MICK Strichow was sick of pollution.
BRING THEM IN: Bar Beach General Store owner Mick Strichow is willing to pay customers 5¢ for every plastic container brought to him for recycling. Picture: Phil Hearne
He was also dissatisfied with the state’s recycling program, believing it provided no incentive for people to recycle bottles.
Environmentalists have been agitating for NSW to join South Australia and the Northern Territory in a 10¢ per bottle refund, but changes are yet to be made.
Mr Strichow’s solution was to start his own Cash for Containers initiative at the Bar Beach General Store that he owns.
It is designed to encourage people to clean up public places, and Mr Strichow will give 5¢ in the form of a discount on sales for every plastic container collected and taken to the store.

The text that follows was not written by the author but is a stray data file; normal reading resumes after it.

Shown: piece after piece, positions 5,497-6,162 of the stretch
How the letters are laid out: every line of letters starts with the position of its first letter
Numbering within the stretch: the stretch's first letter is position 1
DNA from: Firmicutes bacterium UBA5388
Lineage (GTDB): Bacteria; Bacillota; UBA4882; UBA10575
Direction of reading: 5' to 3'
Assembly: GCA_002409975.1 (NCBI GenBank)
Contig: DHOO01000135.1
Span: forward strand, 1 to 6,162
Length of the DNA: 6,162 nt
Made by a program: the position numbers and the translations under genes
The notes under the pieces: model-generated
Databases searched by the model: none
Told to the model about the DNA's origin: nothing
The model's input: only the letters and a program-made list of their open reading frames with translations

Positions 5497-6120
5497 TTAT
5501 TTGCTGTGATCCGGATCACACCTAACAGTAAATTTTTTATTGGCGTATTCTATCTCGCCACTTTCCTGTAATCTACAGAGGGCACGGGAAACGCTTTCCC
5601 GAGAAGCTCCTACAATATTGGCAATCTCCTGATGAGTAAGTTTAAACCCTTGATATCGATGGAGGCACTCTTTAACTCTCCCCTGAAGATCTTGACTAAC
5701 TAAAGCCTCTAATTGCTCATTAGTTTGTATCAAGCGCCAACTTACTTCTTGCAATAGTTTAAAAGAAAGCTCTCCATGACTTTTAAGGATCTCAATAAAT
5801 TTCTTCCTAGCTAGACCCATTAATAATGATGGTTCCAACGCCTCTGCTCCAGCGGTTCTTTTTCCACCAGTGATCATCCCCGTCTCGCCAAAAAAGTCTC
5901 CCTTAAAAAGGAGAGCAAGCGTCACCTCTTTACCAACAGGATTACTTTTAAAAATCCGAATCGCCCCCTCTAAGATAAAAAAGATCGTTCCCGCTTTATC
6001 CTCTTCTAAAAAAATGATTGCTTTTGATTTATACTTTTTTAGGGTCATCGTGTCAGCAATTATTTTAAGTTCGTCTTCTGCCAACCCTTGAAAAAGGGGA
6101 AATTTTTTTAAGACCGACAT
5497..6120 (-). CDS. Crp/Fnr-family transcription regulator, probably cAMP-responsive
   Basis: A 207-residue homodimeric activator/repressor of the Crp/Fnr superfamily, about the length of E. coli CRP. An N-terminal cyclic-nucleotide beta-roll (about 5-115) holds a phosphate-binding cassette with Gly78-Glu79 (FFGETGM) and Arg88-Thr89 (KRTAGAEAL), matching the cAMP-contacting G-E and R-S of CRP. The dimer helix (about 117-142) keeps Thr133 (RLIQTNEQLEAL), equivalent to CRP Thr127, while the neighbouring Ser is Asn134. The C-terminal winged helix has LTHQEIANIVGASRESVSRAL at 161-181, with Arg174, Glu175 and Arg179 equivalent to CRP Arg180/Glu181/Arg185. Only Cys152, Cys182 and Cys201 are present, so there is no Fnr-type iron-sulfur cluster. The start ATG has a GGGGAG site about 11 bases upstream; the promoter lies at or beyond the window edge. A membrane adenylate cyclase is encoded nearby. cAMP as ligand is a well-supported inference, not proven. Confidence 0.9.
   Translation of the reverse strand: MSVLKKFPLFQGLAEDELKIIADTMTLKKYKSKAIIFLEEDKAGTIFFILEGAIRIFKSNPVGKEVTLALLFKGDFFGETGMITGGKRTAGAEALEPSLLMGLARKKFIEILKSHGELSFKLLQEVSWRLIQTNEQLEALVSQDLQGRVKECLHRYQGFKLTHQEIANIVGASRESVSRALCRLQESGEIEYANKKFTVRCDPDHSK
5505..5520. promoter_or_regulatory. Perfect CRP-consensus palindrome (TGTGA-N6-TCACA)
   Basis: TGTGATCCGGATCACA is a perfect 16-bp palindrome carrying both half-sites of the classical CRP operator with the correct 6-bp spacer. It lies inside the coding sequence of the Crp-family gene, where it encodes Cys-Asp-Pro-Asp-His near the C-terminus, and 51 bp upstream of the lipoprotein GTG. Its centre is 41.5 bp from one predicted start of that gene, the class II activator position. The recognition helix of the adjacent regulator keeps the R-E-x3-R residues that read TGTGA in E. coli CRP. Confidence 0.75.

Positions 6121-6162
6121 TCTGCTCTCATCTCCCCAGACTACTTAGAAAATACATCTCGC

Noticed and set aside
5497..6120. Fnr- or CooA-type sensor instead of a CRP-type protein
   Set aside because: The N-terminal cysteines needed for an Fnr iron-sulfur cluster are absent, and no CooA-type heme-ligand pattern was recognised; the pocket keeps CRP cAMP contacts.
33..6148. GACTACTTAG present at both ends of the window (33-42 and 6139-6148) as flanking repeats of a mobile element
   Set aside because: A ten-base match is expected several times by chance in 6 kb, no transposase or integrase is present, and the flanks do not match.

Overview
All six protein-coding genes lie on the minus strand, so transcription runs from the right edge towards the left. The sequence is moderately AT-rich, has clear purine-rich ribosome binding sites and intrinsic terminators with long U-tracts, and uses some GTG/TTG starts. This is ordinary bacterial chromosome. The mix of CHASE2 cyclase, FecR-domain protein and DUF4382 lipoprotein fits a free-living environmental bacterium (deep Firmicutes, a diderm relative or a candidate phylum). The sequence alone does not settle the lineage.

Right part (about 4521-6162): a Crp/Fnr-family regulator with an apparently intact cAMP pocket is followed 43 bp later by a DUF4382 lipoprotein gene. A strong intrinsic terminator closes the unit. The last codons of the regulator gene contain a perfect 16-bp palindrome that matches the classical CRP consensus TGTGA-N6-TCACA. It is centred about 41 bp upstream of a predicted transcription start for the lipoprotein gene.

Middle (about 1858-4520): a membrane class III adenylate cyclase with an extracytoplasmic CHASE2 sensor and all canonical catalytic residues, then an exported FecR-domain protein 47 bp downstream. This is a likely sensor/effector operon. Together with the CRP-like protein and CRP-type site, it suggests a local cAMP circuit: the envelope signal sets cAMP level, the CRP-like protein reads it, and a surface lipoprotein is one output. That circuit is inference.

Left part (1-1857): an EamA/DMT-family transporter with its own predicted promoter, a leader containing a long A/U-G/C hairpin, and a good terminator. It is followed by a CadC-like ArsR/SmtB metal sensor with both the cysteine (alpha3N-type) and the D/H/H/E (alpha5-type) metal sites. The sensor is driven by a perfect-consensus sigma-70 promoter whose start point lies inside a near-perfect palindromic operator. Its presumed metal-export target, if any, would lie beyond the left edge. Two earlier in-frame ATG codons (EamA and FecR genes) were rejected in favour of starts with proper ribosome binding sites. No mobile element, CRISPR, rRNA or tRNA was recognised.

Before-and-after photographs of cleaned-up areas are also enough to redeem the discount.
The store will collect and dispose of the containers so residents won’t have to worry about overflowing recycling bins.
Mr Strichow has already shown his commitment to recycling. He stopped selling Coca-Cola in his store after the company fought against recycling programs in the Northern Territory. And he walks the city with a group that cleans parks and beaches – but he still felt more needed to be done.
An avid surfer, Mr Strichow is passionate about the health of the ocean. So every piece of garbage not flushed out to sea is a victory.
He launched his Cash for Containers idea on the store’s Facebook page on Wednesday, and has had positive support.
“Newcastle City Council isn’t doing enough and neither are the state or federal governments,” he said.
“I see people smoke and then throw their butts on the ground out the front of my shop and it makes me feel sick. They end up in the ocean and take a hundred years to break down.
“It’s 2013 and people still don’t think about how their actions affect other people and animals.”